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According to this article, on MSDN, we should release the unmanaged resources in the finalizer and managed resources in the destructor. I.e. following pattern:

// destructors_finalizers_1.cpp
// compile with: /clr /c
ref struct A {
   // destructor cleans up all resources
   ~A() {
      // clean up code to release managed resource
      // ...
      // to avoid code duplication 
      // call finalizer to release unmanaged resources

   // finalizer cleans up unmanaged resources
   // destructor or garbage collector will
   // clean up managed resources
   !A() {
      // clean up code to release unmanaged resource
      // ...

Why not just put it all in the destructor and scrap the finalizer? Is it because there is a possibility that the object could still be indeterministically cleaned up by the garbage collector?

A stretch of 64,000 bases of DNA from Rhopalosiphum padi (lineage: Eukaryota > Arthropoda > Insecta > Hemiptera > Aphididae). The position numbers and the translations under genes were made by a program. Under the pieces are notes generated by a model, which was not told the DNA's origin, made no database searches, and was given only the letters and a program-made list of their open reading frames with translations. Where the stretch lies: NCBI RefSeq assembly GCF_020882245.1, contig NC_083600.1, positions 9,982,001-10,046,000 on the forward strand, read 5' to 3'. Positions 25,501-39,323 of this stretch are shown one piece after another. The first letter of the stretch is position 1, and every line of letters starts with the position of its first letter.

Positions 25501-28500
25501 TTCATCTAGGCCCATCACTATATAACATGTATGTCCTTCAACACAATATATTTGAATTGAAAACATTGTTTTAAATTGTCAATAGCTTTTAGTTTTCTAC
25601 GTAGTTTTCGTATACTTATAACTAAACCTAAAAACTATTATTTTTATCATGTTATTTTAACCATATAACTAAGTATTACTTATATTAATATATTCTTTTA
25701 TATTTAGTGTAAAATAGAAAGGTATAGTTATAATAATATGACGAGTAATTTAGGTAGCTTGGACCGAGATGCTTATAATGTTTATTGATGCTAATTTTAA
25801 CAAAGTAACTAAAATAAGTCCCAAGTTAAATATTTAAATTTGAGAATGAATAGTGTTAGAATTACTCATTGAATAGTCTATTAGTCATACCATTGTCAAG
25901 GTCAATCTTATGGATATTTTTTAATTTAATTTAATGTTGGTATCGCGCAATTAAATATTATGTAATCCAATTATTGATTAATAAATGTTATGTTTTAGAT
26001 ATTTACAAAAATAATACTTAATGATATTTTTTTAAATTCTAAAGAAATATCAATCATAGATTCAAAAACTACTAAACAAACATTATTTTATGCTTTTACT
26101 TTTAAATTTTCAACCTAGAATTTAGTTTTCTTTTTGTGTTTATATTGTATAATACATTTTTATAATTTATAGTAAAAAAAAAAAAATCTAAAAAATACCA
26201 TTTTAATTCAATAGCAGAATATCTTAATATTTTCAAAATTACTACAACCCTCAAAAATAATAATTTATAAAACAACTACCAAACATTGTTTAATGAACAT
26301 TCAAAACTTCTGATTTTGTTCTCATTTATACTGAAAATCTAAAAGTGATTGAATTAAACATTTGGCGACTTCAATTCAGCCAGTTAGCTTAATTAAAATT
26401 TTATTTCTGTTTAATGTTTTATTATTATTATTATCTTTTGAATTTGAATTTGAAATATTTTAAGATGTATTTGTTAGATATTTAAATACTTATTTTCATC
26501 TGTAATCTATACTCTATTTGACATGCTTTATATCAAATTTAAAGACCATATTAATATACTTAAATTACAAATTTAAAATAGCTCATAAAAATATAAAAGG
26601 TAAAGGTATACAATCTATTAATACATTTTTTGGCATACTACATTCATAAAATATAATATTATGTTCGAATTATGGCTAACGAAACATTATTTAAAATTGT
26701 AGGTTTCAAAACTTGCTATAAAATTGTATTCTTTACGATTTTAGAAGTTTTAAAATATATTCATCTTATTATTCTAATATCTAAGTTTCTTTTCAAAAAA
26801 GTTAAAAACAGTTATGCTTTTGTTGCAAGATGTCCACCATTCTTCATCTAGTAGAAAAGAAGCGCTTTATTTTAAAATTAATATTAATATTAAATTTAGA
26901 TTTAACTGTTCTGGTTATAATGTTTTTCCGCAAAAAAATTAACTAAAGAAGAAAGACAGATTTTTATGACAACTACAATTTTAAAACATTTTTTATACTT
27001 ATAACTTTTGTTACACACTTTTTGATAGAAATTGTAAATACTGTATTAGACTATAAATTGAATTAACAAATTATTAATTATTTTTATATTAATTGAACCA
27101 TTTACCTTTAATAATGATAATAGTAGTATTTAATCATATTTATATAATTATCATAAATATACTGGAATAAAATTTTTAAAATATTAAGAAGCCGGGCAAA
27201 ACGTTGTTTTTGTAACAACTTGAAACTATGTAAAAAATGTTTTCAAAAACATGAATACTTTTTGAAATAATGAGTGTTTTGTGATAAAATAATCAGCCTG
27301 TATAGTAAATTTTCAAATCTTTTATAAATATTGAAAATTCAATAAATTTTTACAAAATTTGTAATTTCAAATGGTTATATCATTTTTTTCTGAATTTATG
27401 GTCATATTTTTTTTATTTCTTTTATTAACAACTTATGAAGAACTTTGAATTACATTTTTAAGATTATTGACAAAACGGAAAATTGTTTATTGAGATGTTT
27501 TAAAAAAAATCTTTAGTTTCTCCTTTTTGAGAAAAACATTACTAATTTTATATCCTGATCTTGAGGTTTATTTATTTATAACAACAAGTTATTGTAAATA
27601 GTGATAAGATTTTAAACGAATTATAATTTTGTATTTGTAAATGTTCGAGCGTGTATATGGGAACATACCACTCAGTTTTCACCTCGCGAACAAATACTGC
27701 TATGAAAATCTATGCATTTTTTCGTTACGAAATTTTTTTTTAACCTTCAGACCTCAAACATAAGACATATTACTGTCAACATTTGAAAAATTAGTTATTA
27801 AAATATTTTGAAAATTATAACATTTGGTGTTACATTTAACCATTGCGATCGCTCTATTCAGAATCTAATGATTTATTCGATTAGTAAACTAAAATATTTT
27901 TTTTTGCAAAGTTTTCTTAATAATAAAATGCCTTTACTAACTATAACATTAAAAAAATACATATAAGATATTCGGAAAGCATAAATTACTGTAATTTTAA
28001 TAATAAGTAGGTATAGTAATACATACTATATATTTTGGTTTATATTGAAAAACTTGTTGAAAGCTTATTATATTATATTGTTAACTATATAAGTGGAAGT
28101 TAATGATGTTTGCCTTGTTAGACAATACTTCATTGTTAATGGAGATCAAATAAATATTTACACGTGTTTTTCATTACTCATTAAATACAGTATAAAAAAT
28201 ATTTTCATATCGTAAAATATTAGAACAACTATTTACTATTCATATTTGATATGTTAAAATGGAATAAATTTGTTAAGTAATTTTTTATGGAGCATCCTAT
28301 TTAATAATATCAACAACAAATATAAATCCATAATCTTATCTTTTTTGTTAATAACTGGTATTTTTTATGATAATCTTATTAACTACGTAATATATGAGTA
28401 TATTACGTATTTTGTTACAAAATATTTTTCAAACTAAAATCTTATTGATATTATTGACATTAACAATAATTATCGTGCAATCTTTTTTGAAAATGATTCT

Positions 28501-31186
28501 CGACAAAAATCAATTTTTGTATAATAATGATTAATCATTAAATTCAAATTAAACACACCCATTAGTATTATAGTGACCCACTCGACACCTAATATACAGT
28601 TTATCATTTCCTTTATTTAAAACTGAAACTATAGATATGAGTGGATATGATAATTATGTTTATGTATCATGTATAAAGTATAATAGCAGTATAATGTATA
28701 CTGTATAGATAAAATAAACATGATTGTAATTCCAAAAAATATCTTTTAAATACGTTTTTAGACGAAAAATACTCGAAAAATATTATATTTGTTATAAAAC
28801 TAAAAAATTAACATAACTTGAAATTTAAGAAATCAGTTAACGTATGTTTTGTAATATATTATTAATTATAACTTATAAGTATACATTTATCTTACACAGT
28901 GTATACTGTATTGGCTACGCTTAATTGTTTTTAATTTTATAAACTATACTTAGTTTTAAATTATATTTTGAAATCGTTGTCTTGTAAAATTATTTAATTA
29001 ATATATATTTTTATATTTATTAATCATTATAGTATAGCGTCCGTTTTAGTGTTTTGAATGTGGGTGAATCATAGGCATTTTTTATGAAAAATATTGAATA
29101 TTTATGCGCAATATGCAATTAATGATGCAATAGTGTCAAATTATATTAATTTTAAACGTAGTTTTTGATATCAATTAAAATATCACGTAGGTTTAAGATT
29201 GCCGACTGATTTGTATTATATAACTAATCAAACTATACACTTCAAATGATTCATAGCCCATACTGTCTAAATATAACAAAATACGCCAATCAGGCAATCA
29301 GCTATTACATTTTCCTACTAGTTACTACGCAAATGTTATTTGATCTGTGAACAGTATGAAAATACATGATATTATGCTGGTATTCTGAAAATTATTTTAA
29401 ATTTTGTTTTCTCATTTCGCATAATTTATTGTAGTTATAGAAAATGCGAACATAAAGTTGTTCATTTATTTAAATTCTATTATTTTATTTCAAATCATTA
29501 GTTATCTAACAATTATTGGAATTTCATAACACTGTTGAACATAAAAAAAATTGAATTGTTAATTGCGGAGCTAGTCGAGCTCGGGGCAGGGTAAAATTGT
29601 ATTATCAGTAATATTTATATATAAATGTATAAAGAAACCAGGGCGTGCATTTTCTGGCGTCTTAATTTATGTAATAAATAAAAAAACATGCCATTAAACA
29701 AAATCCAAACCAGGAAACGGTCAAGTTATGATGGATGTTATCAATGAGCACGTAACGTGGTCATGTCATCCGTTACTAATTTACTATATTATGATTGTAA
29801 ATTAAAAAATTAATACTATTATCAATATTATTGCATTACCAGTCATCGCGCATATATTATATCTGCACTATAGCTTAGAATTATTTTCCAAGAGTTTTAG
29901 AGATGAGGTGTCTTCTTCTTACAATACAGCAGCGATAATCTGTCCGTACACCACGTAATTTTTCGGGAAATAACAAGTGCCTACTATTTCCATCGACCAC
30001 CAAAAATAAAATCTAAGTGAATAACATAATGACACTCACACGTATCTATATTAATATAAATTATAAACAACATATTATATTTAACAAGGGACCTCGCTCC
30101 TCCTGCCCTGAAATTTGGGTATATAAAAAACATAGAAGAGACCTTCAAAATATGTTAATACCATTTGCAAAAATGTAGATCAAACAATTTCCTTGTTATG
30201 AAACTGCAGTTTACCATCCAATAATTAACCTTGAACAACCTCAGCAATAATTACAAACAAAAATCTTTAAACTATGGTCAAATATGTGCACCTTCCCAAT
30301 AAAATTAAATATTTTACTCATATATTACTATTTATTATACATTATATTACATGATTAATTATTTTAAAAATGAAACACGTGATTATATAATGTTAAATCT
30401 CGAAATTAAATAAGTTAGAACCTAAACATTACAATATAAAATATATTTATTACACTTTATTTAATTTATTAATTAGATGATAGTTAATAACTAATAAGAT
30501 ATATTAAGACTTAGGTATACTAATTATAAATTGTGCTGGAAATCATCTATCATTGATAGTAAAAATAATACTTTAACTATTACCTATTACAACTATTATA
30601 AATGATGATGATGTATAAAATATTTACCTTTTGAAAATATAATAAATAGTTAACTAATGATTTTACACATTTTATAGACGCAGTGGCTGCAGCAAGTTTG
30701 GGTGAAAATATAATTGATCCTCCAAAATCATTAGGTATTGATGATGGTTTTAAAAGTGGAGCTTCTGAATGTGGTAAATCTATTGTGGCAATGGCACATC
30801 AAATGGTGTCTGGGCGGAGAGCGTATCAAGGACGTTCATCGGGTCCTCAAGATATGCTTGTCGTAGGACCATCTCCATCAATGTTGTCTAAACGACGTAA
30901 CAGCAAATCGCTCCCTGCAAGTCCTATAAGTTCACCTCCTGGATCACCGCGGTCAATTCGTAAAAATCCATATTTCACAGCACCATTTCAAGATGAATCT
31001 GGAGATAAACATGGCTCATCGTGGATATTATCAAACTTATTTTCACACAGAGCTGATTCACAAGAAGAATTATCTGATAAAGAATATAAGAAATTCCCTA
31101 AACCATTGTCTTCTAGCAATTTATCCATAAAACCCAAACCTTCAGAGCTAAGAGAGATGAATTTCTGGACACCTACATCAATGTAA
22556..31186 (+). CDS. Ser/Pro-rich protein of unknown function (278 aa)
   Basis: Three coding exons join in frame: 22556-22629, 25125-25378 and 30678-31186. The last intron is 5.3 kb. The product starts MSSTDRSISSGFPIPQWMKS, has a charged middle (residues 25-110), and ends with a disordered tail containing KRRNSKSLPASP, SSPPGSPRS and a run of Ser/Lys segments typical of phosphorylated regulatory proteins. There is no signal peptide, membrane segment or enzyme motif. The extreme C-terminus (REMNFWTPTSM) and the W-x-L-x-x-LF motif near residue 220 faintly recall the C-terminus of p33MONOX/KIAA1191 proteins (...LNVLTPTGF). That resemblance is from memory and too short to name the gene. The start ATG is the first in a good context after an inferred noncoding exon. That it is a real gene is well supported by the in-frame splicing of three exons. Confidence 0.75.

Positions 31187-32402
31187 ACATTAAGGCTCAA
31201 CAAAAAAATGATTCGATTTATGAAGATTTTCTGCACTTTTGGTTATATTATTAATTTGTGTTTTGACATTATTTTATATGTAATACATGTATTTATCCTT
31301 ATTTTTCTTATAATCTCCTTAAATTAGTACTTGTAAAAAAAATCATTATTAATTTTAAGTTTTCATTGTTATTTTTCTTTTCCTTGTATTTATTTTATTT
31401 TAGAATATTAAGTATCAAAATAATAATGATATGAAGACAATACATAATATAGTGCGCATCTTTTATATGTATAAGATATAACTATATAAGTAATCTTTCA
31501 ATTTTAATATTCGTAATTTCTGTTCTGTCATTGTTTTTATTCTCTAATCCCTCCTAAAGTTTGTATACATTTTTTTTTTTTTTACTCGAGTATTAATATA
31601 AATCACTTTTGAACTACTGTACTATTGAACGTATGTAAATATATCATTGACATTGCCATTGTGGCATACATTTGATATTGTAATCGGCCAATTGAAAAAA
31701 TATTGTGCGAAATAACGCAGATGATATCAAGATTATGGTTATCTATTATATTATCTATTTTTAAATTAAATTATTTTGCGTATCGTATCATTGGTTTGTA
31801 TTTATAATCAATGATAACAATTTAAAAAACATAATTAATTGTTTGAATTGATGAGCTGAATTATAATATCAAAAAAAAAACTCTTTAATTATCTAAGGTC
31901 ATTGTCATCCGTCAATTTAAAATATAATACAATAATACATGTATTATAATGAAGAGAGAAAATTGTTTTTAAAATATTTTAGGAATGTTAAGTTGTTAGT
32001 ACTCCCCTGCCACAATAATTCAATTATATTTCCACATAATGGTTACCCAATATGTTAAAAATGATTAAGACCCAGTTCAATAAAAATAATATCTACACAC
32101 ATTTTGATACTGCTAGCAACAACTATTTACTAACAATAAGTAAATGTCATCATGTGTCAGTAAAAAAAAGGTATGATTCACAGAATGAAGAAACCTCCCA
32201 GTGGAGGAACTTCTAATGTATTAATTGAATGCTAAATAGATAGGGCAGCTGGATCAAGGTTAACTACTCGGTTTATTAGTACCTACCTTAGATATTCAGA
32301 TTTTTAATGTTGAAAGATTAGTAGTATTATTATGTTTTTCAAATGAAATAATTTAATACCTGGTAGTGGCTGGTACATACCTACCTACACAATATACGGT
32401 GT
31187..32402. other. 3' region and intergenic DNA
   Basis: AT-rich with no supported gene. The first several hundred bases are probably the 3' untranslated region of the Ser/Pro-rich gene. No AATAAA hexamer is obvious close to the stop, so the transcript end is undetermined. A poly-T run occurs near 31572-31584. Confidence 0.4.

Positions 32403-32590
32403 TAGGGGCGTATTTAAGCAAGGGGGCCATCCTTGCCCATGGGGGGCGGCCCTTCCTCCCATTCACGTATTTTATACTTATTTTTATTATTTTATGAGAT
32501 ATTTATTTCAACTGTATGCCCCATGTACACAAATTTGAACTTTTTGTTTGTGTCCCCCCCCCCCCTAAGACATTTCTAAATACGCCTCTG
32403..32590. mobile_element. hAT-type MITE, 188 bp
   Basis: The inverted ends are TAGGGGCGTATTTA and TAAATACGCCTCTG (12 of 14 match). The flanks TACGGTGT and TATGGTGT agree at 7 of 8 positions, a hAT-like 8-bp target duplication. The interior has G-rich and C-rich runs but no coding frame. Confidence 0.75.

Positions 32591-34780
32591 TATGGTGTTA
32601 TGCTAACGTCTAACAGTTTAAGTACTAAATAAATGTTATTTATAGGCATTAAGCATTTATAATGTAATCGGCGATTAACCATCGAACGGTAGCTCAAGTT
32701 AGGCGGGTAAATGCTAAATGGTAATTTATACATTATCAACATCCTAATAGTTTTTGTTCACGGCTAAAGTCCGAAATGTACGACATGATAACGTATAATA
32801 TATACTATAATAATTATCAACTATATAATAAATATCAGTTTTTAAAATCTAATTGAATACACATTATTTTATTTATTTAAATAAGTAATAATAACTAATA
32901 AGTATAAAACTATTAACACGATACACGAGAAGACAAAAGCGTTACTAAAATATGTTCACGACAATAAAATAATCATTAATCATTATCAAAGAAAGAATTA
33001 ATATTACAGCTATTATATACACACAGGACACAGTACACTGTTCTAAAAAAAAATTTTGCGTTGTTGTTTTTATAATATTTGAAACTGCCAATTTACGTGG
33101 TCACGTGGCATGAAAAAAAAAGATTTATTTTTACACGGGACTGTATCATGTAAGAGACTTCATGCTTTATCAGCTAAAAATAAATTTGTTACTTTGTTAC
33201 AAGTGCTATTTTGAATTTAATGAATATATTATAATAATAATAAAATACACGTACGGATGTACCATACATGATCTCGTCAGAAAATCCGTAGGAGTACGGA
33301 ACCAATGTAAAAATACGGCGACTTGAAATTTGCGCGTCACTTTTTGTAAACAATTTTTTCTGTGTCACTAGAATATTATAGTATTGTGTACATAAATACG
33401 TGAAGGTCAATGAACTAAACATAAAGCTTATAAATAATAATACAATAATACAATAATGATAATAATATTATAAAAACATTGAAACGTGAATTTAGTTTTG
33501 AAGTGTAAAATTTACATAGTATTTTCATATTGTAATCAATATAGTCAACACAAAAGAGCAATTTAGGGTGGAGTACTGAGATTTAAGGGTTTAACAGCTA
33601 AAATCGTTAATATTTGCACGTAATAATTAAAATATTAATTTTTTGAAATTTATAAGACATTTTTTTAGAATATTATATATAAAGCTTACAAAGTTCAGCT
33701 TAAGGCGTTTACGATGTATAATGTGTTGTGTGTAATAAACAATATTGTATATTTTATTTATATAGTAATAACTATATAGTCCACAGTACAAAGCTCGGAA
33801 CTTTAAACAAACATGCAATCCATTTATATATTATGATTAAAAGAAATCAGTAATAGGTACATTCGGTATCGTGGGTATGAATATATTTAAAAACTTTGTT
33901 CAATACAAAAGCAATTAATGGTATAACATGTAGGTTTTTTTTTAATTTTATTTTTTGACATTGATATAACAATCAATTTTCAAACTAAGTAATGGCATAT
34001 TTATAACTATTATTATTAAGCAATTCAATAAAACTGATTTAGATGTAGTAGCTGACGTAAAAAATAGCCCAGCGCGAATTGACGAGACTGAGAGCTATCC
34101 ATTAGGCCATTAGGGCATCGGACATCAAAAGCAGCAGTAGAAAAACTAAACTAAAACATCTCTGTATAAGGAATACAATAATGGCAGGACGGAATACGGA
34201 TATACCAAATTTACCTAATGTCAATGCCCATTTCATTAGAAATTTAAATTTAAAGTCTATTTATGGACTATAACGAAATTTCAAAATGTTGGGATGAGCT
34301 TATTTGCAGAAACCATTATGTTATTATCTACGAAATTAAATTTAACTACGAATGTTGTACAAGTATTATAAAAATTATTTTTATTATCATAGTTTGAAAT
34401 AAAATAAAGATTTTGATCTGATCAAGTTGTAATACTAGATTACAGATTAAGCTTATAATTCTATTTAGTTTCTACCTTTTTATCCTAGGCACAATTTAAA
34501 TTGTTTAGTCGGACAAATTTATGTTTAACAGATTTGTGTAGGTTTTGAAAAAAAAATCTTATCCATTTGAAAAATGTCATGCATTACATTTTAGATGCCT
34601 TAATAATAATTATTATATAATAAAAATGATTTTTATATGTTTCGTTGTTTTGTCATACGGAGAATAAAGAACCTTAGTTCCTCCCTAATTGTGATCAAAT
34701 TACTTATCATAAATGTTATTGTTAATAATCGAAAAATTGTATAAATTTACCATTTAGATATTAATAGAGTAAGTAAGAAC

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1 Answer 1

up vote 2 down vote accepted

Because if you skip the destructor call (e.g. by not using RAII) then your unmanaged resources will leak, and the .NET runtime can't do anything about them.

If you clean up your unmanaged resources in the finalizer, then the runtime will run this even if you mess your code up and let your object reference fly off somewhere :)

Basically, if your code is buggy you can't count on the destructor being called, but the finalizer will always be called when the object is reclaimed by the garbage collector.

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"then the runtime will run this even if you mess your code up and let your object reference fly off somewhere" Note that this is not guaranteed, only likely. – ildjarn Aug 22 '11 at 17:40
Yup. Always remember that the 'null garbage collector' is a valid implementation. (The NGC has infinite memory and never bothers to reclaim anything.) – Porges Aug 22 '11 at 22:25

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